• Feminine hygiene products — intimate cleaners, deodorants, wash, powder, moisturise and gels. We do not regulate pads, tampons and panty liners as these are articles.
  • Deodorants
  • Cleansers such as soap (e.g. toilet, deodorant, astringent, skin washes)
  • Shaving products (e.g. creams, foams, lotions)
  • Bath and shower preparations (e.g. salts, foams, oils, gels, etc.)
  • Depilatories
  • After-bath powders
  • Hygienic powders
Skin care
  • Skin moisturisers without SPF sunscreen such as creams, lotions, gels, foams
  • Sunbathing products without SPF sunscreen or with SPF sunscreen <4
  • Emollients eg creams, emulsions, lotions, gels and oils for the skin (hands, face, feet, etc)
  • Products for tanning without sun (without SPF sunscreen)
  • Some skin-whitening products (without SPF sunscreen)
  • Anti-wrinkle products (without SPF sunscreen)
  • Anti-ageing products (without SPF sunscreen)

Skin-whitening products — cosmetic or therapeutic good?

Products that produce a skin-whitening effect by colouring the skin may be regulated as cosmetics.

If the following applies to your product, the product is not a cosmetic and it may be regulated as a therapeutic good:

  • The product influences, inhibits or modifies a physiological process to produce the skin-whitening effect. This sort of product does not meet the definition of a cosmetic under the Industrial Chemicals (Notification and Assessment) Act 1989.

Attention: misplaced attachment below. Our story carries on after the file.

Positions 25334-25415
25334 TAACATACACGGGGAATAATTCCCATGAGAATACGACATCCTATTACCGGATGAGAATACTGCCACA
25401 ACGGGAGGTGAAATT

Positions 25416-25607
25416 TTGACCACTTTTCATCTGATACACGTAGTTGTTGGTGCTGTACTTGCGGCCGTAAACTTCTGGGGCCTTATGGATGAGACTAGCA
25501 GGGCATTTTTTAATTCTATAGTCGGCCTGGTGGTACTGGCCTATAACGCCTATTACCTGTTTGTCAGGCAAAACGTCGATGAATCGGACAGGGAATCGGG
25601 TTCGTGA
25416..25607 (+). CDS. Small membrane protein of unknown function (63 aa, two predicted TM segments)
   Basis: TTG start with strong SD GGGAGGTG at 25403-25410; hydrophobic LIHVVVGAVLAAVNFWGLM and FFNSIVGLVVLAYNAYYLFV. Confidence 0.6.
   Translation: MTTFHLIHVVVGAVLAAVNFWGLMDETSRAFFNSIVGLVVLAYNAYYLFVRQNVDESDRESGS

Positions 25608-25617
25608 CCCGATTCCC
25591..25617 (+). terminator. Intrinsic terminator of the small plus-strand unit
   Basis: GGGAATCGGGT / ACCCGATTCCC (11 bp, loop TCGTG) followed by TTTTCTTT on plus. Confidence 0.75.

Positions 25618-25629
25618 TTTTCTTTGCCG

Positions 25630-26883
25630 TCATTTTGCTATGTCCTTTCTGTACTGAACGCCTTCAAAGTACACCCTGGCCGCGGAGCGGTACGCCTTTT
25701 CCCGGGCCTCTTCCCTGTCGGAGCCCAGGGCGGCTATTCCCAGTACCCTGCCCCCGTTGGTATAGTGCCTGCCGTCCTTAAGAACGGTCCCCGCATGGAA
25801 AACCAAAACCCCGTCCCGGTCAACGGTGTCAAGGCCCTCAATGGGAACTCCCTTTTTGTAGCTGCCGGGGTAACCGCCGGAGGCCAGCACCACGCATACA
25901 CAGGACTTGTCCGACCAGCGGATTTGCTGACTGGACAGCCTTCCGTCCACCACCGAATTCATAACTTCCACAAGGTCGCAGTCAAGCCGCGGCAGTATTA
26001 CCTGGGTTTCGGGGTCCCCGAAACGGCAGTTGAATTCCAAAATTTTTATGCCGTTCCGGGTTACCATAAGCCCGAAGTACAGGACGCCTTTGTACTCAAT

• An example of a skin-whitening product that does not meet the definition of a cosmetic is one that contains hydroquinone (arbutin), which inhibits the physiological process of melanin production.

What laws apply to cosmetics in Australia?

Cosmetics are made from a range of ingredients, which are regulated as industrial chemicals under the Industrial Chemicals (Notification and Assessment) Act 1989 (ICNA Act).

Commercial importers and/or manufacturers of cosmetics, including packaged products and chemicals used in the formulation of cosmetic products, must comply with the ICNA Act as well as other legislation.

If you are producing cosmetics by blending ingredients that are purchased from an Australian supplier, you do not need to register your business with NICNAS. Read more about blending and manufacturing chemicals.

  • NICNAS requirements
    • All importers of cosmetics or cosmetic ingredients and/or manufacturers of cosmetic ingredients must be registered with NICNAS.
    • All ingredients in a cosmetic product must be listed on the Australian Inventory of Chemical Substances (the Inventory) or notified to NICNAS for pre-market assessment unless an exemption applies.
    • All ingredients not on the Inventory and notified to NICNAS will be subject to public health, work health and safety (WHS), and environmental risk assessment.
    • All ingredients not on the Inventory and introduced under an exemption from notification and some permit categories are subject to record keeping requirements.
  • Other requirements

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Last update 15 January 2020